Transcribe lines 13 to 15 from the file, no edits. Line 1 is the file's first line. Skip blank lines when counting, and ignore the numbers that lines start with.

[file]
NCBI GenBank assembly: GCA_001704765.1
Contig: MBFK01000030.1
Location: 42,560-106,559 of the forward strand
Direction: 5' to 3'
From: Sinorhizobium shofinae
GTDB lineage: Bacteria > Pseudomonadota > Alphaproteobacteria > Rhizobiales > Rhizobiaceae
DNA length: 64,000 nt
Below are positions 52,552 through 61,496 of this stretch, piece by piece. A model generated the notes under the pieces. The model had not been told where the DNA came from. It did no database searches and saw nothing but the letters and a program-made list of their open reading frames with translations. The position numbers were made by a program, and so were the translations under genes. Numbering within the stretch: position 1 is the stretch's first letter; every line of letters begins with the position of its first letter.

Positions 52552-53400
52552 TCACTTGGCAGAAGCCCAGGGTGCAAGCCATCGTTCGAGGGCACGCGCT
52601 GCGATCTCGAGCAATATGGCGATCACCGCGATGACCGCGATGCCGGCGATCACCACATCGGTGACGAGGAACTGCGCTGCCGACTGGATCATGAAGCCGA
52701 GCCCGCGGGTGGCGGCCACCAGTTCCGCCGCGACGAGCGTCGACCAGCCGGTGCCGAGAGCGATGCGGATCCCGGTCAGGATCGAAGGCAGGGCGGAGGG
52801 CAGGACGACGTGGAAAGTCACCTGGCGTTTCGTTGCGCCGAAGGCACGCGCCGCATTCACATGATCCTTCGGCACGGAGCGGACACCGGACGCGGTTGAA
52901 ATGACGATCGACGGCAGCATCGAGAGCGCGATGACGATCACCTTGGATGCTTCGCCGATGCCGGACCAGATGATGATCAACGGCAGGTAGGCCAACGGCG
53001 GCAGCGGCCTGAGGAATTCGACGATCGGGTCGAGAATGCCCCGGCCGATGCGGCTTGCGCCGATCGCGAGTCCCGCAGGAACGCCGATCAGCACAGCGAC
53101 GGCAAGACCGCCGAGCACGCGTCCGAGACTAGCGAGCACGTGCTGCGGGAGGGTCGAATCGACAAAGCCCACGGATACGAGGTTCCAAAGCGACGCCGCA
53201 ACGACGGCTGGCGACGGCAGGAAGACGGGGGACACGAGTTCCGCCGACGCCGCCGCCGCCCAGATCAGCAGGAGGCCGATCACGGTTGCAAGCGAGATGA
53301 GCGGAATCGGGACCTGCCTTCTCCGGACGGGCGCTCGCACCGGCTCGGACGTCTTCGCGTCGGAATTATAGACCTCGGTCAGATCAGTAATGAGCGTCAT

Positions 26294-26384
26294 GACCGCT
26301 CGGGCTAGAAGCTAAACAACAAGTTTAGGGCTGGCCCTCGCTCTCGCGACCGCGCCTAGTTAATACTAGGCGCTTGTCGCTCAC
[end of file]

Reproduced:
52801 CAGGACGACGTGGAAAGTCACCTGGCGTTTCGTTGCGCCGAAGGCACGCGCCGCATTCACATGATCCTTCGGCACGGAGCGGACACCGGACGCGGTTGAA
52901 ATGACGATCGACGGCAGCATCGAGAGCGCGATGACGATCACCTTGGATGCTTCGCCGATGCCGGACCAGATGATGATCAACGGCAGGTAGGCCAACGGCG
53001 GCAGCGGCCTGAGGAATTCGACGATCGGGTCGAGAATGCCCCGGCCGATGCGGCTTGCGCCGATCGCGAGTCCCGCAGGAACGCCGATCAGCACAGCGAC